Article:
‘What is racist?’ Megyn Kelly’s ‘blackface’ comments spark backlash
In a discussion that started out on universities pressuring students into wearing ‘culturally appropriate’ Halloween costumes, Kelly quickly transitioned into defending blackface - minstrel-style makeup widely considered offensive and racist.
“What is racist?” Kelly wondered aloud. “You truly do get in trouble if you are a white person who puts on blackface at Halloween or a black person who puts on whiteface for Halloween.”
“Back when I was a kid, that was OK, as long as you were dressing up as like a character,” she said.
Kelly then brought up ‘Real Housewives of New York City star Luann de Lesseps’ controversial decision to dress as soul singer Diana Ross earlier this year as an example of innocent blackface. De Lesseps’ costume featured dark brown makeup and an oversize afro wig, and was slated at the time for cultural insensitivity.
"People said that was racist and I don’t know, I felt like, who doesn’t love Diana Ross? She wanted to look like Diana Ross for one day. I don’t know how that got racist on Halloween,” said an exasperated Kelly.
“I can't keep up with the number of people that we're offending just by being normal people,” she continued.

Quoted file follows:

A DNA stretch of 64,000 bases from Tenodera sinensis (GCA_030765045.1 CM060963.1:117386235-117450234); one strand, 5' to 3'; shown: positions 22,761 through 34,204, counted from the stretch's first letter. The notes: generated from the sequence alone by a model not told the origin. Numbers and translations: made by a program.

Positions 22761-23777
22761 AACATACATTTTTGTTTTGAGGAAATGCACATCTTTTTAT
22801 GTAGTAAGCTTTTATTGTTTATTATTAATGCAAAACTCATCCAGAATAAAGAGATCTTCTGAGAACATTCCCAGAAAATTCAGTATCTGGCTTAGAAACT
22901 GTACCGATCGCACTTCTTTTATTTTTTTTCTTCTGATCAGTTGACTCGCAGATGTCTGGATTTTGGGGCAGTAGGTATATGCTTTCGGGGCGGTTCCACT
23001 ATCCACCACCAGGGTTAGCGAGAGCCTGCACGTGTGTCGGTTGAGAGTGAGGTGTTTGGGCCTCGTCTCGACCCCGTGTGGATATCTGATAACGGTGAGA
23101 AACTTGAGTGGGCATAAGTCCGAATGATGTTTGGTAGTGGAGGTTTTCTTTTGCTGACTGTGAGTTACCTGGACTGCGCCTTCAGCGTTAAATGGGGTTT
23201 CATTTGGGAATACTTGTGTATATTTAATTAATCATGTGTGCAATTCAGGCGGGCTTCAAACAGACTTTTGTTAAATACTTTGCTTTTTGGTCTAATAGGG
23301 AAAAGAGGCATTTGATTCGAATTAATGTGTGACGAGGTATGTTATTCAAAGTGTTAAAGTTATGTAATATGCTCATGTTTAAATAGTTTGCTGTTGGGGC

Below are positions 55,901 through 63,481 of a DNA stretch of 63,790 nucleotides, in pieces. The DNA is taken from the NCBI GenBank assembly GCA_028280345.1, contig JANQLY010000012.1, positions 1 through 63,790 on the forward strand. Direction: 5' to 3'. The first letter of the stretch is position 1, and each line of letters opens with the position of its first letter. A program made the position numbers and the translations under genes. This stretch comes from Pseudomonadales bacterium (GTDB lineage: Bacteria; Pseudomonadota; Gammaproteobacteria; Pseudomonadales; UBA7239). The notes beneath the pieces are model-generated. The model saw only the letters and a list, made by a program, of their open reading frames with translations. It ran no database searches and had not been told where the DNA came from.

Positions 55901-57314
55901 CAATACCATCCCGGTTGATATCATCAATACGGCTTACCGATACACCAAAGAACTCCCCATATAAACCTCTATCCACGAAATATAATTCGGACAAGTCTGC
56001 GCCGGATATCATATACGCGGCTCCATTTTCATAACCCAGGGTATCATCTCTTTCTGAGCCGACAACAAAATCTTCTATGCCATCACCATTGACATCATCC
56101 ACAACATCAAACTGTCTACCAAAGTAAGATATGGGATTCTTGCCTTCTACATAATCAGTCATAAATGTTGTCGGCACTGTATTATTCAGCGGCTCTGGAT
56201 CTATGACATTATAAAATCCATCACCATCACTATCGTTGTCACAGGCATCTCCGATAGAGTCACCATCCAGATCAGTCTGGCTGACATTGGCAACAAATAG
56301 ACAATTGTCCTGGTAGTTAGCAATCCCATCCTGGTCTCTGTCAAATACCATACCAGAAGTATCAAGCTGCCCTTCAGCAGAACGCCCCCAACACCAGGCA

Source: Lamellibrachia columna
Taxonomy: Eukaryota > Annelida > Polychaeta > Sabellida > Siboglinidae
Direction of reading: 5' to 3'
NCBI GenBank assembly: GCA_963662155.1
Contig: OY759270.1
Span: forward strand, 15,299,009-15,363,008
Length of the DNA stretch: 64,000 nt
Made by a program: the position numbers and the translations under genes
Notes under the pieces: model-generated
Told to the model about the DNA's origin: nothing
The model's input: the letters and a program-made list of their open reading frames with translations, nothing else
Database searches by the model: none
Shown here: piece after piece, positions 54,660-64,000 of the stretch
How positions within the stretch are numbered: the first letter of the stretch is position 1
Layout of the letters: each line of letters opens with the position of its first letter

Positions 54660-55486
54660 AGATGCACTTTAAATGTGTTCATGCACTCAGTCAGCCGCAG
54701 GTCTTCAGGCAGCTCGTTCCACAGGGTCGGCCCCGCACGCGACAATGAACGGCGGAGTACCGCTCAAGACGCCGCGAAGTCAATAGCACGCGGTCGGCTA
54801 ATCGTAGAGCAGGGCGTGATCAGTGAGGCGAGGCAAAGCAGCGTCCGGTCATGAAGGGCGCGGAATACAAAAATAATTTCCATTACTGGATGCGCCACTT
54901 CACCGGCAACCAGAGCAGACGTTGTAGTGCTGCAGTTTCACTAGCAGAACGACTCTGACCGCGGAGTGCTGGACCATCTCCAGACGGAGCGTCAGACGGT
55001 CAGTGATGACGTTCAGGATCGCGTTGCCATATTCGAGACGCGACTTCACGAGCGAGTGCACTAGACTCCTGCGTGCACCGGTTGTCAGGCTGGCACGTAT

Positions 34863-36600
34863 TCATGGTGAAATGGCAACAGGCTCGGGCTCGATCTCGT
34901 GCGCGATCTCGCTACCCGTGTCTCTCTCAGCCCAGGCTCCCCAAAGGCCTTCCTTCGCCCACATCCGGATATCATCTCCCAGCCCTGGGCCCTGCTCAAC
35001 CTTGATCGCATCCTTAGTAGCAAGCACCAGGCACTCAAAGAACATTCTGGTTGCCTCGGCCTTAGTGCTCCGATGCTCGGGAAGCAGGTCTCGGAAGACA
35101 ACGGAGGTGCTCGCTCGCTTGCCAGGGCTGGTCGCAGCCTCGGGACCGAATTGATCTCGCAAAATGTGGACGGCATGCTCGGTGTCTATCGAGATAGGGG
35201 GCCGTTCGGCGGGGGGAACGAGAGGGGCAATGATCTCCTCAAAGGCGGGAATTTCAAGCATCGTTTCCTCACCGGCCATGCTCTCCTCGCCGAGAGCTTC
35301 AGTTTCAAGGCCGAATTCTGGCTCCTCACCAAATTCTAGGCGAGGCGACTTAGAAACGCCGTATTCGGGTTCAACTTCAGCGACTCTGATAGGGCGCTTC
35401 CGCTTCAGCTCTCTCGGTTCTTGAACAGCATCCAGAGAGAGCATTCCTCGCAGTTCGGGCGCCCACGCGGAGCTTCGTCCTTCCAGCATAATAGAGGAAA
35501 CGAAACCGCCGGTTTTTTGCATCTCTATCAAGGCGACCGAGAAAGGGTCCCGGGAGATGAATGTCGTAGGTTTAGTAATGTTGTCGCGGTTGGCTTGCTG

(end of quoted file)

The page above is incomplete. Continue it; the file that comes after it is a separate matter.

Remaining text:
Needless to say, Kelly’s comments caused further offence. “Being a race is not a character” argued NPR contributor Danny Deraney.
Megyn Kelly does not understand what is wrong about black face on Halloween.— Danny Deraney (@DannyDeraney) October 23, 2018
Let me help you Megyn.
1. Being a race is not a character
2. You are not part of a minstrel show in the 1920's and yeah
3. Not understanding is not an excuse
4. If you think it may be offensive, it is
Among the hundreds of comments were calls for NBC to fire Kelly, but the network has yet to comment. Tuesday’s show is not the first time Kelly has stirred racial controversy, however. In her time at Fox News, Kelly, for some reason, once claimed that Santa Claus and Jesus were white, in response to an equally ridiculous Slate article calling for a race-neutral Santa to replace the traditional rosy-cheeked Saint Nick.
While universities across the US have been ridiculed for their efforts to combat ‘cultural appropriation’ and stamp out ‘problematic’ Halloween costumes, outright blackface is almost universally considered a taboo, and has not been seen in American movies or television since the civil rights reforms of the 1960s.
Nevertheless, the practice is alive and well today in the Netherlands, where revellers dress up as ‘Zwarte Piet’ or ‘Black Pete’ every December. Black Pete is usually portrayed by white Dutchmen and women in blackface with exaggerated red lips and gold jewelry, and is the assistant to Sinterklaas – a Dutch version of Santa Claus.
Black Pete has been criticized by the United Nations and ignites a now-tired racism versus tradition debate in Dutch media every year.
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